- Wisdom is understanding that “doing” is not the end of the learning process. Reflecting on what was done is. Wisdom is about learning from your mistakes, and being able to apply those lessons, so as not to make the same mistakes again. Share personal experiences and life lessons with your learner.
- Wisdom is about decision-making and action-taking, and most importantly, reflection. Have your learner share decision they have mad and the action(s) they took. Ask your learner to reflect on whether the outcome was what they expected, what they would do differently, and what they learned from the experience.
- Brainstorm synonyms for wisdom (insight, knowledge, understanding, perception, astuteness, intelligence, good judgement, good sense, etc.) and have your learner record the new vocabulary words in a personal dictionary.
Discover the values covered in this story through guided activities and fun projects that ensure learner involvement.
Arts and Crafts ideas for Creatively Understanding the Virtues
Arts & Crafts Activities (Younger Learners):
- Write the word “Wisdom” on a poster board in large, outlined letter and have your learner color the letters. Repeat the activity with the word “Truth,” and have your learner decorate.
- Create a “Look What I Can Do” personal logbook using photos of your learner attempting new things, such as riding a bike, swimming, sport activities, learning to play a musical instrument, etc.
- Have your learner draw pictures of them doing activities they know how to do. Then have your learner tell you something about the pictures. Write their words on the pictures, and place them in a prominent place where they can be viewed.
- Opossum Freeze Dance
Introduce the concept of defense mechanisms in nature and how some animals prey on other animals. The opossum’s defense is playing dead. Play music and have the learner dance around. Stop the music unexpectedly and have them freeze like a scared opossum.
Arts & Crafts Activities (Older Learners):
- Create a collage of pictures from magazines that reflect the wisdom of learning from your mistakes.
- Collect pictures from magazines, or the newspaper, of people’s faces that show various emotions. Make up stories that would reflect the emotion in the picture.
- Create a personal mantra for gaining wisdom, using the steps through which wisdom is gained (Try, Struggle, Reflect, Learn, and Try again).
- Build something simple with your learner like a picture frame, birdhouse, or a flower box with small pieces of wood, a hammer, some nails, and a ruler. Measure the pieces so they will fit together (math). Paint/decorate (art) the item, and then have your learner write or dictate a story about what you did and why you did it.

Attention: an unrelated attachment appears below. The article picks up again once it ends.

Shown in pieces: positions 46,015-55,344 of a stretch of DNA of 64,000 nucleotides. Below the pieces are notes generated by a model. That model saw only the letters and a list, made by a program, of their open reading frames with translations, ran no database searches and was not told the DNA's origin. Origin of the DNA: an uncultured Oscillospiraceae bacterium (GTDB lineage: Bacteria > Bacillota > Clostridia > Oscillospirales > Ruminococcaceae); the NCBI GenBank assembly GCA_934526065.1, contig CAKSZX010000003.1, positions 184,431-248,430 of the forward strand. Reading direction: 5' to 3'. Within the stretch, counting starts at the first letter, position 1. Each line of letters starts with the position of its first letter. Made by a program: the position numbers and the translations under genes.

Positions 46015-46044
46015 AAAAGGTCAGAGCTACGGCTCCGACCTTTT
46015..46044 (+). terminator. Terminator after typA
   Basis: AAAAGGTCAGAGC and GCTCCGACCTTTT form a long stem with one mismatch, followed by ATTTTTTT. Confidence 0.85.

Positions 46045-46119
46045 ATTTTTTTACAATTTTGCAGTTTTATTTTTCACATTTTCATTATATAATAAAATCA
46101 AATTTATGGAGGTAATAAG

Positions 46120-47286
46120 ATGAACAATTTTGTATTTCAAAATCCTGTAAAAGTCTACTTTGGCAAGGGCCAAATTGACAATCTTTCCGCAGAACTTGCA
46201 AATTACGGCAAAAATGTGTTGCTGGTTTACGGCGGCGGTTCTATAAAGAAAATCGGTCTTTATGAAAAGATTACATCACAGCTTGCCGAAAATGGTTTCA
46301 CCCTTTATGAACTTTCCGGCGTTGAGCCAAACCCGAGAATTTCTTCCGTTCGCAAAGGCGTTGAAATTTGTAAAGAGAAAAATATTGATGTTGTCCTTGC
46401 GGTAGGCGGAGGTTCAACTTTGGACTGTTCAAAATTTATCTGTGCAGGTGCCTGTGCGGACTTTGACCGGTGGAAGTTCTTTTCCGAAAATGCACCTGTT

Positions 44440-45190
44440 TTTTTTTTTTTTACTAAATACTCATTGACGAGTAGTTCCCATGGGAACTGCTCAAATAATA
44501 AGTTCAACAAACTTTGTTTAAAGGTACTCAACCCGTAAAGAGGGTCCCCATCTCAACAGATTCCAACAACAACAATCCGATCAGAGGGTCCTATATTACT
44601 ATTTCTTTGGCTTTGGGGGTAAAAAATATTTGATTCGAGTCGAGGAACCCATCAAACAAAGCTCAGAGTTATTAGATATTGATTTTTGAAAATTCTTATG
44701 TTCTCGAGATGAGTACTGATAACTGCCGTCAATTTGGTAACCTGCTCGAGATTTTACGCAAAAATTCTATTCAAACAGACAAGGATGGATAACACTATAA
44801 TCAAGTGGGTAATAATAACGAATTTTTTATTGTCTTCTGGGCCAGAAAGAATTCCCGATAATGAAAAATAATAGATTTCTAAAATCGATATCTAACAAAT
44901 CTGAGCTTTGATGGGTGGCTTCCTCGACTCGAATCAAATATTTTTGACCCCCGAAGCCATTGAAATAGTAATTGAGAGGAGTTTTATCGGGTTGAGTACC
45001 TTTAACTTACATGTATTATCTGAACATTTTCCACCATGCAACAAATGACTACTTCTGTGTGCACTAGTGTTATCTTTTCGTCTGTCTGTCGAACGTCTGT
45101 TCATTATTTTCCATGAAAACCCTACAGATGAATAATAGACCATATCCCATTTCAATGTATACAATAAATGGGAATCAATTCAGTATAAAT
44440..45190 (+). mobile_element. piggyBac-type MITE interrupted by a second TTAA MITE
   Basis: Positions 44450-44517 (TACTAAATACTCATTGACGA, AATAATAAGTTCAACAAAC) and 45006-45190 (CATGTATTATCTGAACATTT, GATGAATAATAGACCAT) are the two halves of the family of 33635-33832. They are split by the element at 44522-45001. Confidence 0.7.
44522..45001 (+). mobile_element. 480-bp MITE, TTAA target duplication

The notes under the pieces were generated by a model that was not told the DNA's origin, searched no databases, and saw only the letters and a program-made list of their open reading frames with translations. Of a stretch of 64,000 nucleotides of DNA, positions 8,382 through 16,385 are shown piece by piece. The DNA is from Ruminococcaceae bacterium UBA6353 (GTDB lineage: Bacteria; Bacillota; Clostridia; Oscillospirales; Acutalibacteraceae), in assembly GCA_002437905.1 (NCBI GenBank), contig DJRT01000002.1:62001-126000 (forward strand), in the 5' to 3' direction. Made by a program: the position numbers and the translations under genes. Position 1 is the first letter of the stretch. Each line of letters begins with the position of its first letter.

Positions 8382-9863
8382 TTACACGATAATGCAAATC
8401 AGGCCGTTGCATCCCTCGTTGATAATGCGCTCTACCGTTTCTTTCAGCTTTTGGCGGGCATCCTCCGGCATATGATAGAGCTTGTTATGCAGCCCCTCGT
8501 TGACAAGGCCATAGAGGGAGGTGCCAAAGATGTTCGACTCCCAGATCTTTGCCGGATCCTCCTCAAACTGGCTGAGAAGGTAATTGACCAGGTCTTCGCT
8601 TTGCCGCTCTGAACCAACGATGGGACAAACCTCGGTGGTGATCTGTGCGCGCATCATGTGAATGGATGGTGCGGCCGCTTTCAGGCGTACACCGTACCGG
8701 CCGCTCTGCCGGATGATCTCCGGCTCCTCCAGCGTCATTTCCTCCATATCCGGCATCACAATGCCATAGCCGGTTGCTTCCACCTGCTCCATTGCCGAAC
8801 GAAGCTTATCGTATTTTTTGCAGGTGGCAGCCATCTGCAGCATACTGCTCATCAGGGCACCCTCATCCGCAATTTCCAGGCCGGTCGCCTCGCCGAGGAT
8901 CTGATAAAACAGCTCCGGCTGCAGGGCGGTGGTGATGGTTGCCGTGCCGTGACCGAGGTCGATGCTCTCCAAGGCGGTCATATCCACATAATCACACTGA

Involvement Tips (All Ages):
- Learners are watching and listening to you. Share your childhood experiences and the lessons you learned by listening (or not listening) to your elders. The openness and truthful discussions about your childhood will enhance your learner’s trust.
- Reinforce the importance of telling the truth “the first time” by rewarding your learner for immediate honest. Create and use an incentive chart where your learner can see the positive result of their actions.
- Talk with your leaner about what they fell they can do well. The purpose is to help your learner focus on their individual strengths by having them express their feelings and perception of what they are capable of doing well and what new skills they want to learn.
Then he remembered a trick his mother had taught him. She called it “playing possum.”
Continue with learning experiences to extend your stay.
Follow-up Activities (All Ages):
- Read books that demonstrate making choices.
- Read books to relay the importance of honesty. Read the fable, “The Boy Who Cried Wolf” that illustrates how dishonesty can make others not believe you, even when you’re being honest.
Real-Life Activities (All Ages):
- Make safety a continuous discussion with your learner. Discuss the appropriate safety measures/behaviours pretinent to a particular situation, including taking notice, being aware of, and following safety rules posted in public places.
Oliver didn’t move until he was sure the large black cat was gone. Oliver knew he was lucky to be alive.
Please stay here and hunt with me. It’s better to be safe than sorry.